In a groundbreaking case in France, energy giant Total is being sued for allegedly failing to adequately fight climate change.
The lawsuit was filed on Tuesday by environmental groups and local authorities who feel it has potential global implications.
The legal action against Total will be the first use of a 2017 French law to sue for climate inaction. The legislation requires major French companies to draft so-called “vigilance plans” to prevent environmental damage, among other areas. The plaintiffs said Total has not done so when it comes to climate change.
“We’re filing a lawsuit against them because they’re still not making the energy transition necessary to limit global warming to 1.5 degrees,” said Paul Mougeolle, who represents Notre Affaire a Tous, an environmental NGO that has filed a separate climate action case against the French government.
“Total has 1% of greenhouse gases worldwide — more than the carbon footprint of France,” Mougeolle said. “So, we think Total has a special responsibility towards this energy transition.”
Fourteen local authorities and five civil society groups have joined the Total lawsuit, which reflects a broader grass-roots uprising on climate in Europe and elsewhere.
This alliance said companies that contribute to climate change should help pay the price for mitigating it and dealing with the consequences.
France's central Val de Loire region is part of the lawsuit.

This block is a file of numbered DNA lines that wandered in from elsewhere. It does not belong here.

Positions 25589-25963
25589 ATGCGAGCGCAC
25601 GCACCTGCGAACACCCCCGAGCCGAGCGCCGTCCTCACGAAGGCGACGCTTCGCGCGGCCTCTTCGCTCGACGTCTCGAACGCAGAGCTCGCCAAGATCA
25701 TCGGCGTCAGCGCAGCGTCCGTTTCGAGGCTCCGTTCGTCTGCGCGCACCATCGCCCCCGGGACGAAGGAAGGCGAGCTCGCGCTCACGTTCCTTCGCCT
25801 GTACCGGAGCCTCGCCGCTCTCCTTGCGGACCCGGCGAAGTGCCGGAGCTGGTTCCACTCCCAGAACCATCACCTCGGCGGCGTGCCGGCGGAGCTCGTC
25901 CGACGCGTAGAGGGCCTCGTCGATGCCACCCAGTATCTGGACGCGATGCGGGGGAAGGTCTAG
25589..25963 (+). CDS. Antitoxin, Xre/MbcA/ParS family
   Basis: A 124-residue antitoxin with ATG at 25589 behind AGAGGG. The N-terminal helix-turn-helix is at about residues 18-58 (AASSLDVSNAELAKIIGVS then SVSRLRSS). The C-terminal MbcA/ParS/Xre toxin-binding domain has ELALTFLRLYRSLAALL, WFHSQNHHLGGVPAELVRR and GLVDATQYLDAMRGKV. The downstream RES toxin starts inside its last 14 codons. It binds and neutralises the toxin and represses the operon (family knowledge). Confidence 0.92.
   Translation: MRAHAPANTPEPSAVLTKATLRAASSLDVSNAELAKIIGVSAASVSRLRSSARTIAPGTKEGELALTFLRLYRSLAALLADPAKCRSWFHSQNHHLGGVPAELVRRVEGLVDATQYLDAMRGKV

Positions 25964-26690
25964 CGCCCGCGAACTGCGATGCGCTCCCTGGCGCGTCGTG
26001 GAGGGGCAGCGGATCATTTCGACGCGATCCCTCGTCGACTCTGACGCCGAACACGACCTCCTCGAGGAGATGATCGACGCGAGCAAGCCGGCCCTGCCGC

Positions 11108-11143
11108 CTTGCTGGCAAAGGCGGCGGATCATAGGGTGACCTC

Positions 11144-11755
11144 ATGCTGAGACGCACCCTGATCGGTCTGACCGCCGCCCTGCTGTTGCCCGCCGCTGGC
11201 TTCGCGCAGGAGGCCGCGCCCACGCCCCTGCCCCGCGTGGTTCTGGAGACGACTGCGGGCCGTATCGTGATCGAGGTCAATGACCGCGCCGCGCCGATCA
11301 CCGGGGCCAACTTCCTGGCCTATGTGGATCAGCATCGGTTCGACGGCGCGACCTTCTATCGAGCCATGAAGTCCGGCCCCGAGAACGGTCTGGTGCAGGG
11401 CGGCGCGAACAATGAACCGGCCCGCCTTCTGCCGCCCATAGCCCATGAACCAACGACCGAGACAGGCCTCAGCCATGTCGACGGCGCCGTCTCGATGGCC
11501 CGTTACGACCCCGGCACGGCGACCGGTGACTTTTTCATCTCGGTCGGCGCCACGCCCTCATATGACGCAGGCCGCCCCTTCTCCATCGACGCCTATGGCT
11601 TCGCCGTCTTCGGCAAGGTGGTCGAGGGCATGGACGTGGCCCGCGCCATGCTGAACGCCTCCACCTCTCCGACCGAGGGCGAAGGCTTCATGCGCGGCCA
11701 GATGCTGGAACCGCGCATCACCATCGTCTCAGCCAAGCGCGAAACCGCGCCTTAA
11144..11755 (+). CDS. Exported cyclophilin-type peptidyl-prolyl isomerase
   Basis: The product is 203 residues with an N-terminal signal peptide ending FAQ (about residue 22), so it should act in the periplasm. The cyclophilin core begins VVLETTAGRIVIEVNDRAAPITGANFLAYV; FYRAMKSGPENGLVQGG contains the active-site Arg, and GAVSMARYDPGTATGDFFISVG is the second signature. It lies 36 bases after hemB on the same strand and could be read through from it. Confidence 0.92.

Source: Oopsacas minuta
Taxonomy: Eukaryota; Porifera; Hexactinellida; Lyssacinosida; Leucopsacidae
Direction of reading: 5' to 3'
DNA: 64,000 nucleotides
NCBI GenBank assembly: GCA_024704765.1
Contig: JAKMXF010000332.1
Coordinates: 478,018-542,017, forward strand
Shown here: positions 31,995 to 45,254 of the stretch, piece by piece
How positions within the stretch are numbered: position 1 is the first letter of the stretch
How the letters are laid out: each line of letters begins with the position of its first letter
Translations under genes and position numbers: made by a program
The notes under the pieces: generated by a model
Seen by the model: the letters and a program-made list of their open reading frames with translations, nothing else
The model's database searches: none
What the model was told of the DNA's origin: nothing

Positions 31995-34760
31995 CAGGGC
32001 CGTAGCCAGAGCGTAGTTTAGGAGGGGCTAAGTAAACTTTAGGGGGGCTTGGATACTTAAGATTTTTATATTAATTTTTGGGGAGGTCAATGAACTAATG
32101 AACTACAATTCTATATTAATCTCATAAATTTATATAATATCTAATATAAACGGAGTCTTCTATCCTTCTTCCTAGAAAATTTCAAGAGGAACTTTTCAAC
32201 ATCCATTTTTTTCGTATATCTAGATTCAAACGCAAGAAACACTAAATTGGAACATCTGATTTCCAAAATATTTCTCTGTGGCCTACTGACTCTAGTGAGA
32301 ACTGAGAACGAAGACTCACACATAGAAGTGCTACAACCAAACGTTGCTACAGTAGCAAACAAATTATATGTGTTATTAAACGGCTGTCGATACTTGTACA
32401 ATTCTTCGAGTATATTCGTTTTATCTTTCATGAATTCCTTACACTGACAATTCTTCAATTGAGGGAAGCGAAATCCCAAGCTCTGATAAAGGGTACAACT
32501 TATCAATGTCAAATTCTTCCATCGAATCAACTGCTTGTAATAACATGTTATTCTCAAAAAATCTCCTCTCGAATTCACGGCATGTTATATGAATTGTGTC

Regional councilor Benoit Faucheaux describes last summer’s devastating drought, which dried up rivers in his region of central France. Experts said climate change will make such droughts longer, more frequent and more devastating.
“We hope Total will change its business model, that it will shift from that situation where it produces energy and fossil energies (to) another model where they are involved in energy transition,” Faucheaux said.
Sebastien Mabile of Seattle Advocates law group, which has taken on the case, is uncertain about its chances — because it’s a legal first. But if it succeeds, he said, its impact could be big.
“Because Total … operates in 130 countries,” Mabile said. “So, this case can have implications all over the world, such as the U.S., Africa, in all of the oil and gas basins.”
Total faces a separate but somewhat similar lawsuit for allegedly failing to plan for potential human and environmental impacts of an Ugandan oil project. The company did not respond VOA’s requests for comment.